Vets need techs. It’s Vet Tech Week, a time to honor every veterinarian’s invaluable assistant and they deserve more recognition.
When we take our pets to the vet, it’s the vet techs who assist in countless ways. The vets need techs. They do much of the thankless, unseen, dirty work To learn more about vet techs, visit the National Association of Veterinary Technicians of America NAVTA.net
Veterinarian Dr. Goldstein shares his thoughts on vet techs.
Veterinary technicians are some of the most important people on the team caring for your pet. I learned that at a very early stage in my career.
My first night on emergency call as a young intern, I was presented simultaneously with three animals in life-threatening situations: a blocked male cat, a dog that was hit by a car and couldn’t breathe, and a Great Dane with a twisted stomach. Even though emergency and critical care are my primary interests, for a new graduate, it was overwhelming! The technician on duty that night was King. He had been a tech for over 30 years, and had literally seen it all. It was with King’s help and guidance that I was able to unblock the obstructed kitty, put a chest tube into the dog that couldn’t breathe, and untwist the Great Dane’s stomach – and they all survived thanks to King’s knowledge, expertise, and patience with a young doctor.
To this day, I thank King for helping me become a better doctor. The next morning when the Chief of Staff asked me how my first night on emergency call went, I nonchalantly said, “King and I unblocked a cat, put in a chest tube, and untwisted a Great Dane’s stomach. They’re all doing well in ICU. I’m going to take a nap.” The COS replied, “Yeah, sure you did.” He glanced over at King, who nodded and smiled. When the COS realized I was telling the truth, he said, “Nice work…King”.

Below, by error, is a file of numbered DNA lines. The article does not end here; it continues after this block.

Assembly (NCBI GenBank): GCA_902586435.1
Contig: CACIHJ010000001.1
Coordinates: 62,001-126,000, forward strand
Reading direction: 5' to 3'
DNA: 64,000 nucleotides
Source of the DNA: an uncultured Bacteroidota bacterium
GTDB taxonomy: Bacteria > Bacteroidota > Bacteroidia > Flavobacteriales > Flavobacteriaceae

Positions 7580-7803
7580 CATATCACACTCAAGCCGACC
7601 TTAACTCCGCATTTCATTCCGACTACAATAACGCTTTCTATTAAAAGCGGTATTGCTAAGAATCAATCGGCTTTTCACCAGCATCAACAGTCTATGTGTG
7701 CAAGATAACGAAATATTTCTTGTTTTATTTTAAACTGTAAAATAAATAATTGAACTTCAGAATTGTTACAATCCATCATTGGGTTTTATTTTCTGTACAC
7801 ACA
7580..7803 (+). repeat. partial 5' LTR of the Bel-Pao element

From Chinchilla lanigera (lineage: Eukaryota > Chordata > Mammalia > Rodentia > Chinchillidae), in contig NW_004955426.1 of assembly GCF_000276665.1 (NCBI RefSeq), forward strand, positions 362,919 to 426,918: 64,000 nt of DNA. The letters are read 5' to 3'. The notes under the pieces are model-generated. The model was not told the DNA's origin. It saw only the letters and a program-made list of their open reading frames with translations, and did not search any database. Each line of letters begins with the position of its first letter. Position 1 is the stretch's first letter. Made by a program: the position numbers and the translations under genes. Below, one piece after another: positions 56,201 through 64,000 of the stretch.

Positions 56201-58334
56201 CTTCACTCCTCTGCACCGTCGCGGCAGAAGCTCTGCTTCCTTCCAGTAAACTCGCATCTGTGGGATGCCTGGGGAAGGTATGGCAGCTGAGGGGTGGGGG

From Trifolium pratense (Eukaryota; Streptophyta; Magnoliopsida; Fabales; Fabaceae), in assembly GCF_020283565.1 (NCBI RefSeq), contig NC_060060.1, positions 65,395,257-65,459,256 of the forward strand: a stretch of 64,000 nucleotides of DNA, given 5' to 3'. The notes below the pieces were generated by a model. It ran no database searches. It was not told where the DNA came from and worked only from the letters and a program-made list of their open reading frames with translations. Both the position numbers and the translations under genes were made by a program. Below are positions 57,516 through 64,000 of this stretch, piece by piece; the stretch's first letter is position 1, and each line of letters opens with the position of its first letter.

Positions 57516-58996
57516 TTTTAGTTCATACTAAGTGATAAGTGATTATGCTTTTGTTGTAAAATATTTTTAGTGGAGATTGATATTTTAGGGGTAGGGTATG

The following year, I took a job at a large referral hospital outside Los Angeles. My first night on the job was also the first night of the Los Angeles riots. The hospital was located very close to the “flash point”, and we were under lockdown. For two days, my staff of technicians and I hunkered down to treat the multitude of emergencies that flew through the door in the midst of all the chaos outside. It was through their talent, skill, and dedication that we were able to make it through that ordeal, and we all became close friends. Two of those technicians later married, and I had the honor of being a groomsman.
A good doctor knows the value of a well-trained, compassionate, and skilled veterinary technician. While the doctor makes the diagnosis and devises the treatment plan, it’s the technician who takes over from there: drawing the blood, taking the xrays, setting up the IV, administering the treatments, and making sure the patient is comfortable and (most importantly) loved.
I have the honor and privilege of teaching Clinical Anatomy and Physiology in the new Licensed Veterinary Technician program at Westchester Community College. It’s their first class in the program. It’s a difficult class, and a difficult program. But I keep telling my students that they will appreciate the hard work they are putting in. The first animal’s life that they save because of what they learned in school will make all of those sleepless nights with the biology textbook worth it. Nothing replaces the sound of a purring cat as they happily leave the hospital because of what the veterinary technician did for them.
Now go give your vet tech a big hug … and some cookies!